Once again, it's not remotely literary, but this one has always been very popular.

Tell us about a book that has impacted your writing life.

People are probably sick of my saying this. It's cliched and sort of unpopular at the moment, I think, but the book that influenced my writing the most is The Catcher in the Rye. Holden's voice is a character in that book, and if you don't like it, you don't like the book. Take him or leave him. I think that's my attitude when I write. If you don't like my characters or the way they present themselves, you won't like my books. 

From a craft/instruction point of view, I haven't read much on craft. I recently have been close with John Gardner's The Art of Fiction, and I highly recommend it to writers who can handle being knocked around quite a bit.

What is your practical goal with your writing?  Do you have a reach-for-the-stars goal that you would like to share?

A Printz would be nice. :)

Indeed! Steve, if you could create the perfect writing space, what would it look like?

Ahhh. What a lovely question. There would be a nice big desk, and a comfy chair that fit in front of the desk. And a perfect little raised spot for my laptop so my right shoulder wouldn't go numb after 30 minutes. And there would be bookcases built right into the walls. And a very good sound system. Also a magical coffee machine. And also a wall-mounted high-def wide-screen monitor for video-gaming breaks. It could be hidden behind sliding bookcases! Coooool.

Oh, magical coffee machine.  So excellent!  So far, what has been the best part of your writing experience?

When my editor told me he'd be making an offer! We were at a local pizza chain, and he then left, and I got a huge brownie sundae and celebrated quietly and smiling.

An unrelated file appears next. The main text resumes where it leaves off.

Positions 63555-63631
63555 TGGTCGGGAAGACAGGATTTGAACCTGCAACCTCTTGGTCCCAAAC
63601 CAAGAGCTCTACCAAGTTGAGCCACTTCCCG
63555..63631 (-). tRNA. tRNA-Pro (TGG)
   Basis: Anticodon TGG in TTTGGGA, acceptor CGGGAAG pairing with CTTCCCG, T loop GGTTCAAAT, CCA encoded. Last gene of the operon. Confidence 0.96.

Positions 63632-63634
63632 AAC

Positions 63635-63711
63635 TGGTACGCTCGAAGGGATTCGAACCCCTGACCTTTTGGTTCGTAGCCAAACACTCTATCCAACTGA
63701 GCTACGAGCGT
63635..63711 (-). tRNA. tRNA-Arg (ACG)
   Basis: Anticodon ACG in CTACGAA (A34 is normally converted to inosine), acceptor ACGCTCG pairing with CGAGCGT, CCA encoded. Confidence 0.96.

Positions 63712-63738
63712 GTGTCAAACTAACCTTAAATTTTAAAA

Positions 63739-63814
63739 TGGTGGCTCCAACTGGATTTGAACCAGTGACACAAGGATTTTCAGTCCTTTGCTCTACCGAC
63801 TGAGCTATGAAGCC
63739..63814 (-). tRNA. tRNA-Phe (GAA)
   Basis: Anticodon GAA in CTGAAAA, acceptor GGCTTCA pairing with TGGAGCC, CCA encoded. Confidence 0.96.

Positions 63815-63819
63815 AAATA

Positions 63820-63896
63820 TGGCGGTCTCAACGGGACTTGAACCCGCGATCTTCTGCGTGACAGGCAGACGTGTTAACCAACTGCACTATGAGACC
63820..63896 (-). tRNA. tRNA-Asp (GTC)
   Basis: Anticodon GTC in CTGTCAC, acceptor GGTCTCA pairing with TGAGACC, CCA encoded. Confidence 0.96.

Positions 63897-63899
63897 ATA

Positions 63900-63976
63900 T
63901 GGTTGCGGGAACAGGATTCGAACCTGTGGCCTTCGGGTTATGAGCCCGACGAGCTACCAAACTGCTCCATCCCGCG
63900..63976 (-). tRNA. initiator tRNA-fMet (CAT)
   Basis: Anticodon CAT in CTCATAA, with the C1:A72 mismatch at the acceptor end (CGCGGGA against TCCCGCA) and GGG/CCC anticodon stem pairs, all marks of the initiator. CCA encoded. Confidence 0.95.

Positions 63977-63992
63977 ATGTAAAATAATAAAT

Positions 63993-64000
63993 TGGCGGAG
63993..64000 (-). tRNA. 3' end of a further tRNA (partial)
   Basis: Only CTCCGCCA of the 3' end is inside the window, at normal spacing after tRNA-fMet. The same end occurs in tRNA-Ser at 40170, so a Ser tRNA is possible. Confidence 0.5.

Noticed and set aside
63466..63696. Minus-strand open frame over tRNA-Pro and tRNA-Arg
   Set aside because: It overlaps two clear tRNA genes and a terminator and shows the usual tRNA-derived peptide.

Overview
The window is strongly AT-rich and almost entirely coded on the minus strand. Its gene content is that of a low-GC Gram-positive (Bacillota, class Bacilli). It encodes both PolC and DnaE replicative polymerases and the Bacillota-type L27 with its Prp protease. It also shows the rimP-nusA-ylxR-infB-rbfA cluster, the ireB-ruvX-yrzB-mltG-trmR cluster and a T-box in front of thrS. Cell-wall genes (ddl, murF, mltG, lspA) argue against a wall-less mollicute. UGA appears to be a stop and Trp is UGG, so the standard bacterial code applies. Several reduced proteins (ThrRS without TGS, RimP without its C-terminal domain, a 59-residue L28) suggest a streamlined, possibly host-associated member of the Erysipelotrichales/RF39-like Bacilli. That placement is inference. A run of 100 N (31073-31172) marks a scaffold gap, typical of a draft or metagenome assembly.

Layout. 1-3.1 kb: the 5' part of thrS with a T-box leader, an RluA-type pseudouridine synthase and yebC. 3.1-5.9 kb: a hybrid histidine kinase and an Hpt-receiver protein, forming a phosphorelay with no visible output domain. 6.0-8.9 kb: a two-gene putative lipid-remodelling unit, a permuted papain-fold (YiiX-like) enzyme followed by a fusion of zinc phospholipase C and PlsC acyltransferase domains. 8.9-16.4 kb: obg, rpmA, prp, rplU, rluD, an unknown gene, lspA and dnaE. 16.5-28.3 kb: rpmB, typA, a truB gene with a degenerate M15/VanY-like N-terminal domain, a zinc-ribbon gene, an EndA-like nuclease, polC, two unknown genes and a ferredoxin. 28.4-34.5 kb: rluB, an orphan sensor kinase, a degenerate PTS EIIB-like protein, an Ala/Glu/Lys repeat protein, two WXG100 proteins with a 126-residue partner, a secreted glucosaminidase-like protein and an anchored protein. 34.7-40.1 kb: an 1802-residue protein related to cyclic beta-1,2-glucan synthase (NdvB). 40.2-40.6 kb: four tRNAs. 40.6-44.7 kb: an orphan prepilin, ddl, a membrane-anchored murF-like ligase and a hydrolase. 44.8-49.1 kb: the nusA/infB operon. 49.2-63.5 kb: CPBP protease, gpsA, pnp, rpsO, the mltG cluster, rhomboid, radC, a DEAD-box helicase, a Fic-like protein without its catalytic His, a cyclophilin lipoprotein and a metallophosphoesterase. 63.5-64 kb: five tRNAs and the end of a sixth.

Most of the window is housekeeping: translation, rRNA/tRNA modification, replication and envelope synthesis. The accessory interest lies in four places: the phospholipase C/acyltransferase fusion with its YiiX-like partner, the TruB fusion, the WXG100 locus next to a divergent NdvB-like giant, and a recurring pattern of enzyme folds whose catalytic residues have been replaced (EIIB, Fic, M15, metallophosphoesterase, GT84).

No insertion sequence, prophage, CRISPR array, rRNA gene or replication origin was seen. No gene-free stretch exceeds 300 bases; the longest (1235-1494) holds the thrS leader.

Wow, a face to face offer!  Very cool.  Steve--if you could be a character in a book, and live within their world, what character would you be?

I'm just getting into this Mysterious Benedict Society series, by Trenton Lee Stewart, so I'd have to go with them. I'd hate to become one of the kids, though. Maybe I could be Milligan, the secret agent.

What other distractions do you have in your life? 

My number one distraction is Sam, my almost-two-year old. And really, with a toddler running around my house, do I really need ANOTHER distraction?

And, just because I’m curious, coffee or tea?

I have a huge mug of tea every morning, and often in the afternoon as well. But while I'm out writing (yes, I go to coffee shops to write; please refer to the second to last question), I drink lots and lots of coffee ... often decaf.

Steve, thanks so much for doing this interview.  Everyone, be sure to leave a question or a comment for Steve, since he'll check back to answer our questions!  And, be sure to look for his book, coming out September 1st, 2010. 

Edited to add:  We're going multimedia today, what Steve's video book trailer, and this link to a podcast where Steve talks about the title and characters of his book.  More to whet your appetite for the read in September!

Edited, edited to add: Want to read Steve's answers to your awesome questions?  He answered them in this post at his blog.  Isn't he a stand-up guy??


  1. Steve--That must have been amazing, getting such glowing feedback from Sara Zarr! Thanks again for doing the interview today! Tell me,do you write on a set schedule, or do you just find time throughout your day? It can be so hard to find extra hours when you have a young child.